In June 2016, total oil demand in Saudi Arabia stands at 2.76 mb/d, with oil demand contracting by around 0.22 mb/d, or around 8% y-o-y, primarily as consumption for direct crude for burning declined. All major products increased, with the exception of direct crude burning and other product categories. LPG, gasoline, jet/kerosene and fuel oil all recorded solid gains of around 6%, 3%, 12% and 16% y-o-y, respectively, with fuel oil being supported by the high air-conditioning usage during the summer season. Y-t-d, the picture is more or less the same, with solid demand across the barrel, with the exception of direct crude burning and other product categories. The completion of the Wasit gas plants in March 2016 replaced some of the direct crude burning for power generation and is expected to replace even further quantities in the near future. Weather conditions ended the month of June slightly warmer than in June 2015 with Cooling Degree Days 0.2% higher y-o-y, allowing, on one hand, additional air conditioning usage and, on the other hand, more consumption of fuel oil, which increased by around 70 tb/d y-o-y. Air traffic activities were also higher, especially as school holidays began, and were projected to see a solid increase during the summer months with jet/kerosene adding around 10 tb/d y-o-y in June.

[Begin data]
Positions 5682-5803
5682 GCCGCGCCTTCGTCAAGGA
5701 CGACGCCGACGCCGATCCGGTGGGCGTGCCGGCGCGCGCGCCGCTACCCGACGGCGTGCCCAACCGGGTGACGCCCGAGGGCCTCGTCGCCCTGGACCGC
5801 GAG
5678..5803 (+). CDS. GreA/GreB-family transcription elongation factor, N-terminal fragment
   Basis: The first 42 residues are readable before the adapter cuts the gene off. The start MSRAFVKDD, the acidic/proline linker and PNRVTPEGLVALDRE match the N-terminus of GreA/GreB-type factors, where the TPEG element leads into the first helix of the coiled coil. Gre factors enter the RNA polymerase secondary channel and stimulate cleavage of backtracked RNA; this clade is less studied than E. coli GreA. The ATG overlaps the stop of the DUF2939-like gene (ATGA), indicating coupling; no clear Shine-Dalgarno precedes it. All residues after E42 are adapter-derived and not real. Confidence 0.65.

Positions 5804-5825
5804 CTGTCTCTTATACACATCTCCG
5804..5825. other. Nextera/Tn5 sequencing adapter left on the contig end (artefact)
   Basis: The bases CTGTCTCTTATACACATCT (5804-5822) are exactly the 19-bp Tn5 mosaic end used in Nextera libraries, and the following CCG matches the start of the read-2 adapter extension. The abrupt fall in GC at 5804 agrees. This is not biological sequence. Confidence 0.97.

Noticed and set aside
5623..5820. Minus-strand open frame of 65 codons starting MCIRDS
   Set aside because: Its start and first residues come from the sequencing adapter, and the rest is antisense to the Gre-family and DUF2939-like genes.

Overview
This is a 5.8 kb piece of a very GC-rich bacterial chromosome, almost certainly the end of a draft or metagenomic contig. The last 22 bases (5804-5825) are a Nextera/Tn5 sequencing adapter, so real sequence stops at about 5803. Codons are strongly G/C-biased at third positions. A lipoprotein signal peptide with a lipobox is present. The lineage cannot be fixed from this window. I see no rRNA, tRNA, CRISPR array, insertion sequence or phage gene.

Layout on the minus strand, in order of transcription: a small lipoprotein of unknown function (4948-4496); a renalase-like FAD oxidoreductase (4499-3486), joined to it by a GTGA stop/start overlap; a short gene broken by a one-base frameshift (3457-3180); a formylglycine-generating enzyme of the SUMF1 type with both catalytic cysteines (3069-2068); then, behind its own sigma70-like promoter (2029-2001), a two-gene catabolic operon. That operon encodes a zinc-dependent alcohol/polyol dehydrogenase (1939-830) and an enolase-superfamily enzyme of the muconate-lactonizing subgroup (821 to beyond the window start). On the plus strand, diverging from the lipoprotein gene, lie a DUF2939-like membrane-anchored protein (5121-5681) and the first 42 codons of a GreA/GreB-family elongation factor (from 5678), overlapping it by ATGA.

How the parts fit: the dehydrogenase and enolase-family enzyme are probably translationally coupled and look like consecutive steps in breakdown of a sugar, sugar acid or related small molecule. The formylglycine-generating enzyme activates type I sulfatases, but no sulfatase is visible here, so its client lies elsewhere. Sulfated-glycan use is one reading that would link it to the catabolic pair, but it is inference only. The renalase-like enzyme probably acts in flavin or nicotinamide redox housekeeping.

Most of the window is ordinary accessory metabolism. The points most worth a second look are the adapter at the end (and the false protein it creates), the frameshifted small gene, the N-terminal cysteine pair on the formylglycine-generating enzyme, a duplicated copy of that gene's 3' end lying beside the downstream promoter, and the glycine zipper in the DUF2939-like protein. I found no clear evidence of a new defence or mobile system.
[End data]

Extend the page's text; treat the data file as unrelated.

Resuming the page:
In Kuwait, oil demand reversed the sharp y-o-y drop of March and returned to growth during the month of May, according to the latest available data. Oil demand growth was primarily driven by fuel oil to feed into power generation plants during peak summer aircondition season. Demand for fuel oil is projected to remain elevated during June and July months as weather conditions were warmer than in the same months of 2015. In June 2016, Iraqi oil demand increased slightly by around 1% y-o-y. Most product categories registered positive growth, with the exception of fuel oil while gasoline and diesel oil remained broadly flat.
In 2017, oil demand growth is foreseen to gain momentum over the levels experienced in the current year. This will mainly be the result of assumed improvements in the economy. In terms of countries within the region, Saudi Arabia is projected to be the largest contributor to growth. On the other hand, geopolitical concerns, as well as subsidy reduction policies, are assumed to contribute negatively to demand growth in 2017. In terms of products, transportation fuels – gasoline and diesel oil – are expected to lead oil demand growth.
For 2016, Middle East oil demand is expected to grow by 90 tb/d compared with 2015, while oil demand in 2017 is projected to increase by 0.18 mb/d y-o-y.